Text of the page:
On Palm Sunday, March 31, 1996, Sister Dianna Ortiz stood in Lafayette Park, across from the White House, and for the first time spoke in public of the most difficult parts of her torture.
Today, I begin my silent vigil for truth in front of the White Housenot a silence of complicity, but a silence of commemoration for those who have been tortured, assassinated, or disappeared in Guatemala in the last 30 years. Our own United States government has been closely linked to the Guatemalan death squads, and has a great amount of detailed information about those of us who have survived as well as those who have perished. We need and demand this information so that we can heal our wounds, bury our dead, and carry on with our lives.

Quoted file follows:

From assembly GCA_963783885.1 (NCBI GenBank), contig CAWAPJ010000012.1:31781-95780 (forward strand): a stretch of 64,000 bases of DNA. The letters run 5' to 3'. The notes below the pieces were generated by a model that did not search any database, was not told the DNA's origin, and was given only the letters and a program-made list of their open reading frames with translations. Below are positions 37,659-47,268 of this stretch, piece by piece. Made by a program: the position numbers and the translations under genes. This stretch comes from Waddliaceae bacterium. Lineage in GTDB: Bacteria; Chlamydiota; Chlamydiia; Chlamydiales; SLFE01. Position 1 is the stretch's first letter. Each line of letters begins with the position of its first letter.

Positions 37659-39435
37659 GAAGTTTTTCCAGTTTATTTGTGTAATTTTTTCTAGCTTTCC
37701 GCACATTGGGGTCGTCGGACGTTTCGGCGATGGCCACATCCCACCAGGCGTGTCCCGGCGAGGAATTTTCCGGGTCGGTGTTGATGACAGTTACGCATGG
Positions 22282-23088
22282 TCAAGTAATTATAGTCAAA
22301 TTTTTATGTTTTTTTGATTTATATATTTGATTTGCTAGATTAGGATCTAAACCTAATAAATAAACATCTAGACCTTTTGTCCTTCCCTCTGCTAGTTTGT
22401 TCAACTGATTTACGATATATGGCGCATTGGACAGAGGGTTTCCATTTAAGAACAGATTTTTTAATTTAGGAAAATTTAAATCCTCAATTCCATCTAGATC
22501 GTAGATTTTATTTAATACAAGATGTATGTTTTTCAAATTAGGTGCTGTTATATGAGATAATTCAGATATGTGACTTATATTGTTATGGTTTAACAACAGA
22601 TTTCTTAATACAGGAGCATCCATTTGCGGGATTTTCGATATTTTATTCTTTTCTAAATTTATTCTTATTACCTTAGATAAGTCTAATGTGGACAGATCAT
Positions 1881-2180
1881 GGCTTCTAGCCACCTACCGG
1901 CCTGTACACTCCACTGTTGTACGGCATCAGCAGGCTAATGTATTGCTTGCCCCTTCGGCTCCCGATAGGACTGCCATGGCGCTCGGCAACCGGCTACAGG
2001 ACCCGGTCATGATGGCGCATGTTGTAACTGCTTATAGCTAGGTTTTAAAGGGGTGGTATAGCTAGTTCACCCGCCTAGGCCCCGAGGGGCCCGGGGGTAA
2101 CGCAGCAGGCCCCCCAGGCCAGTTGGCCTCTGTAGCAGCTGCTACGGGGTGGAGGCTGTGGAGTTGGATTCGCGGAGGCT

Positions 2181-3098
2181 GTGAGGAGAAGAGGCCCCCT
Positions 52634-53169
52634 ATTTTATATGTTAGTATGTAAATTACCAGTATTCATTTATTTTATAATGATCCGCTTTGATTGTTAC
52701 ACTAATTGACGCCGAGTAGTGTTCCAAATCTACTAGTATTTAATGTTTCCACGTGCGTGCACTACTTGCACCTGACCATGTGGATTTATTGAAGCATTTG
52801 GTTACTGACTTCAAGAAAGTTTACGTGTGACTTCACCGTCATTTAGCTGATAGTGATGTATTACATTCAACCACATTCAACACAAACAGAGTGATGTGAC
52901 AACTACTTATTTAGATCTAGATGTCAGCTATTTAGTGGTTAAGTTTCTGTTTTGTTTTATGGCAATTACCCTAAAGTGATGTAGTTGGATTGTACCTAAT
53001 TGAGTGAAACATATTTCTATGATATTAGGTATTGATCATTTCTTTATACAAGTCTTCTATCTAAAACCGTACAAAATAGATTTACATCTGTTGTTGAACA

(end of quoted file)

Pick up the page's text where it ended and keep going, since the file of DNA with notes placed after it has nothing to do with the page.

Many of you know my story. I was in San Miguel Acatán, teaching Mayan children to read and write and to understand the Bible in respect to their culture. For a long time I received death threats. Then on November 2, 1989, I was abducted from the back yard of the Posada de Belén retreat center in Antigua by members of the Guatemalan security forces. They took me to a clandestine prison where I was tortured and raped repeatedly. My back and chest were burned more than 111 times with cigarettes. I was lowered into an open pit packed with human bodiesbodies of children, women, and men, some decapitated, some lying face up and caked with blood, some dead, some aliveand all swarming with rats.
After hours of torture, I was returned to the room where the interrogation initially occurred. In this room I met Alejandro, a tall man of light complexion. As my torturers began to rape me again, they said to him, Hey Alejandro, come and have some fun. They referred to him as their boss. Alejandro cursed in unmistakable American English and ordered them to stop, since I was a North American nun and my disappearance had become public.